Buying expensive equipment for your business ties up money that can be better used for daily operations. There are two common alternatives to buying. The first is leasing, which is like renting your office space in that you pay a monthly fee to use an asset that you never own. The second is financing, which breaks up your purchase price into monthly payments that include interest. When you have finished all the payments, you own the asset.
Here are five reasons why financing is better than leasing.
The best thing about financing equipment is that the payments stop eventually but you still end up owning the equipment, which you can continue to use. With leasing, you will continue to pay as long as you want to use the item. And while those payments may seem small, they do add up to larger amounts over the life of the lease. This typically makes leasing far more expensive to your business.
Financing equipment is generally straight-forward with the down payment, monthly payments, interest, duration, and total payments laid out in a comprehensible contract. Leases typically involve such additional complexities as market value, tax responsibility, late fees, maintenance costs, equipment use fees, cancellation provisions, renewal options and equipment return costs. Something could go wrong with any of these additional parts, so you have to keep track of all of them to ensure that problems or liabilities don’t develop for your enterprise.
Leases come in two flavors: capital, which eases into ownership, and operating, which is similar to a rental with an option to buy at the end, making this type of lease less expensive. However, the Financial Accounting Standards Board is modifying the criteria for what qualifies as an operating vs. capital lease. In short, businesses must take into account assets and liabilities for operating leases with terms over 12 months. This change produces tax complications that are best handled by your CPA.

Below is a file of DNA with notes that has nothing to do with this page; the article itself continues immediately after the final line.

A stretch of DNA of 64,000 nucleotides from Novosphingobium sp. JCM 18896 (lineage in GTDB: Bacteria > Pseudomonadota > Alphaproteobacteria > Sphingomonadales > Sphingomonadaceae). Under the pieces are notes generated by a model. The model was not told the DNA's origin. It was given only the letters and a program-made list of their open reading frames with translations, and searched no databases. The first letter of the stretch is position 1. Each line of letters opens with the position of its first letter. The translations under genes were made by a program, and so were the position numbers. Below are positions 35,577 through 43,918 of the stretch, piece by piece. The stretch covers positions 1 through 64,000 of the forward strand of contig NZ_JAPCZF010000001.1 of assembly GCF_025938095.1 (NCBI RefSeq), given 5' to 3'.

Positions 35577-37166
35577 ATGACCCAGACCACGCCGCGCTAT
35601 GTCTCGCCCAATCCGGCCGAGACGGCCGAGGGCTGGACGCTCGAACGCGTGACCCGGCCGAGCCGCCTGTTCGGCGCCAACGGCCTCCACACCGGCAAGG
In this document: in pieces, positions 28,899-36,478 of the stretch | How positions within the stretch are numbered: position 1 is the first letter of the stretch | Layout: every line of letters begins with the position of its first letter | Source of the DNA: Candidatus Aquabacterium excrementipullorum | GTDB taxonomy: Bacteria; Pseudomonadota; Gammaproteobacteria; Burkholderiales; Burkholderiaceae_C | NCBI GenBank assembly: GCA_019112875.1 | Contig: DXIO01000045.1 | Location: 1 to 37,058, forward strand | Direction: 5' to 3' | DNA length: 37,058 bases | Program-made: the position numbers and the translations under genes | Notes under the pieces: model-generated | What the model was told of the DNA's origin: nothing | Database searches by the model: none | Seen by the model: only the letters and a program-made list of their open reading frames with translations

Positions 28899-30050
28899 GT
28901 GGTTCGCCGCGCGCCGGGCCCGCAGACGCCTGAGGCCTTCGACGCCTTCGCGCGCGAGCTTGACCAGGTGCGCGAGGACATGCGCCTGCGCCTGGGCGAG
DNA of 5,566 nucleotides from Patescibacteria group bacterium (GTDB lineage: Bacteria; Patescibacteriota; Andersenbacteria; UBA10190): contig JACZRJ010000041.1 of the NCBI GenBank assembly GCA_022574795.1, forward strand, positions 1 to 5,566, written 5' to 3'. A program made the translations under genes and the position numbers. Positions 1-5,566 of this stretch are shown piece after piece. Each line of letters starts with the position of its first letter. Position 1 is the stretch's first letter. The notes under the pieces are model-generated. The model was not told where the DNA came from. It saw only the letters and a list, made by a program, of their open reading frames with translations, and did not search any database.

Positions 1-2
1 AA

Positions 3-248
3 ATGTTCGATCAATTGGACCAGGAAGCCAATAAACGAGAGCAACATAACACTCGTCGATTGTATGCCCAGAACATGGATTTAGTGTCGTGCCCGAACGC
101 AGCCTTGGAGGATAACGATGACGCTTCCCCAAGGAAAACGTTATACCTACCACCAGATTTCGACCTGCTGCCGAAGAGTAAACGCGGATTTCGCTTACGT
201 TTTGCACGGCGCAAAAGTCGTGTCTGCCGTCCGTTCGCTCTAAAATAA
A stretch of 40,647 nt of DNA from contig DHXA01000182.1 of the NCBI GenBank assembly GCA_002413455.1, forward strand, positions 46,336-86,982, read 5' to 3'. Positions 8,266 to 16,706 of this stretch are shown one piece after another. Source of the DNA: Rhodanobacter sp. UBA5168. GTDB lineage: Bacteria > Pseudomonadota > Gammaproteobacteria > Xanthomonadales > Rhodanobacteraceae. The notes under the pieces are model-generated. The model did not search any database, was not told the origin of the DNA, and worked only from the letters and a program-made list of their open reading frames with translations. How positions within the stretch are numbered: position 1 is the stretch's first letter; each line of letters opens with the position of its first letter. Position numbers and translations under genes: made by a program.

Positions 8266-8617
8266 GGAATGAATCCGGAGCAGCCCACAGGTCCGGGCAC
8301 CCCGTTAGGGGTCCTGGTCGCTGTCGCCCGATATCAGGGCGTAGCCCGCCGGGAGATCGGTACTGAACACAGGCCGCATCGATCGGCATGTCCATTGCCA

In the old days, maintenance and repair of leased equipment fell to the lessor and not your business. However, such arrangements have become uncommon. Instead, you’re typically in charge of keeping leased machines well-maintained and must repair them on your own dime if problems develop.
If you own something, even if it is financed, you can typically sell it if you no longer want it or require the proceeds to complete your payment obligations. Trying to do that with leased equipment can be difficult or impossible, or may involve expensive termination fees. If you decide to lease, make sure to scrutinize any “escape clauses” that may allow you to get out of your obligations if you encounter problems.
Need more information on financing or do you want to get started on buying some business equipment? Please contact us at MY Company Funding.